It’s a beautiful picture and a beautiful proclamation of our life in Christ; but by now, you’re probably wondering what all of this has to do with the Gospel lesson today.
We have become one with Christ, and when people look at us they see Christ. Jesus said: “A disciple is not above his teacher, nor a servant above his master. It is enough for the disciple to be like his teacher, and the servant like his master. If they have called the master of the house Beelzebul, how much more will they malign those of his household.”
We’ve become one with Christ, and just as they rejected Christ and persecuted Christ they’ll do the same to us when we proclaim Christ crucified. And yet we need not fear, for Christ is with us always. We are one flesh with him! Remember that Jesus said: “So have no fear of them, for nothing is covered that will not be revealed, or hidden that will not be known. What I tell you in the dark, say in the light, and what you hear whispered, proclaim on the housetops.”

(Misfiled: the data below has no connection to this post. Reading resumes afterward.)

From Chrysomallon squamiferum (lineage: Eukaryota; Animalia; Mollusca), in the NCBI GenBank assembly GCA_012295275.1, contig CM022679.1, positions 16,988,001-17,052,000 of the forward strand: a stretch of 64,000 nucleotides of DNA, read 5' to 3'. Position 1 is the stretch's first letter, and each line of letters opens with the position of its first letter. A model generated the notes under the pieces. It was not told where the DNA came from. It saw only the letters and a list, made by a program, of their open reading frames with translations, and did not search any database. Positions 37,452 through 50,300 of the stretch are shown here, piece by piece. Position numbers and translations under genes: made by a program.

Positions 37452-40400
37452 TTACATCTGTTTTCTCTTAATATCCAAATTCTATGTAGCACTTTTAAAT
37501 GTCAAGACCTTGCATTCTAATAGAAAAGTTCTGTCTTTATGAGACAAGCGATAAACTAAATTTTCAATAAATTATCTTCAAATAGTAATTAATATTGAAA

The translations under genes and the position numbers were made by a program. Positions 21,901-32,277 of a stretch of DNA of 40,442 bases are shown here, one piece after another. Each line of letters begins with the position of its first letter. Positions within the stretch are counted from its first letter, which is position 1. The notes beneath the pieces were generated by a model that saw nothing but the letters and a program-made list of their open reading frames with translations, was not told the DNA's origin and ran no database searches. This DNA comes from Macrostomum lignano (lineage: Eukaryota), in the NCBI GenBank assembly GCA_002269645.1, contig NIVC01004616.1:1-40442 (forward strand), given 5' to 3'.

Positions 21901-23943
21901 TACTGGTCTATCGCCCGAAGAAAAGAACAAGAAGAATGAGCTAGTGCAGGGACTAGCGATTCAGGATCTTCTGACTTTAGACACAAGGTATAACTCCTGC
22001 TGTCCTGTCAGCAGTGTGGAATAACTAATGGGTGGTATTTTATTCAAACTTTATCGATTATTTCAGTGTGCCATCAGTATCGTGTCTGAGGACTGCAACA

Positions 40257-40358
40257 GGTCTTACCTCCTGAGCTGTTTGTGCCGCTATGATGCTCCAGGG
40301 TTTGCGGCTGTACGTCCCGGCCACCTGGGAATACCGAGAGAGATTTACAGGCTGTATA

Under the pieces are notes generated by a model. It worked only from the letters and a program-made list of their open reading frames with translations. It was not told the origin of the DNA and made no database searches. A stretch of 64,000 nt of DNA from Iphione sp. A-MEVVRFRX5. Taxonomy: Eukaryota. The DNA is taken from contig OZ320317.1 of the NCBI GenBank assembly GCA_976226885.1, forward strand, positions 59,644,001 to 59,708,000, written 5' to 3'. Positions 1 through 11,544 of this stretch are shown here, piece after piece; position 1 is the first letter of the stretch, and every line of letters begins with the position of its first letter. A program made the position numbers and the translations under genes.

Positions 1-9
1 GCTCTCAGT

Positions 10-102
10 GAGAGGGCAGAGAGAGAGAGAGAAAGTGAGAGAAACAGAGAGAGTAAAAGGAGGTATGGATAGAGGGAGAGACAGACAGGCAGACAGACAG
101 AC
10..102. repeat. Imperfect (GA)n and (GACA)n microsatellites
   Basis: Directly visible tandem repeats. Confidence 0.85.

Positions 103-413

Let your life proclaim Christ to all those around you. Reveal him to them, proclaim him from the rooftops. And don’t be afraid. The one who has married you loves you with a love so great he’ll give up his life rather than let any harm come to you.
He’s married you and he has a plan for you, for all his people. Listen to him and understand your place in the plan. He’ll show you. He’ll give you the abilities and the knowledge to fulfill your part in his plan; and his Holy Spirit will use those gifts to ensure you’re successful.
The Bridegroom himself will ensure that you’re equipped to acknowledge him before man, so that it may be said of you: So everyone who acknowledges me before men, I also will acknowledge before my Father who is in heaven.
Those words of Jesus are the proclamation of our salvation. This is the promise of the Lord! How do we know it to be true? Because he’s placed the knowledge of our salvation in our hearts; knowledge that is shared with his Bride, the Church, you and me. Why? Because the two have become one flesh.
In Christ’s service,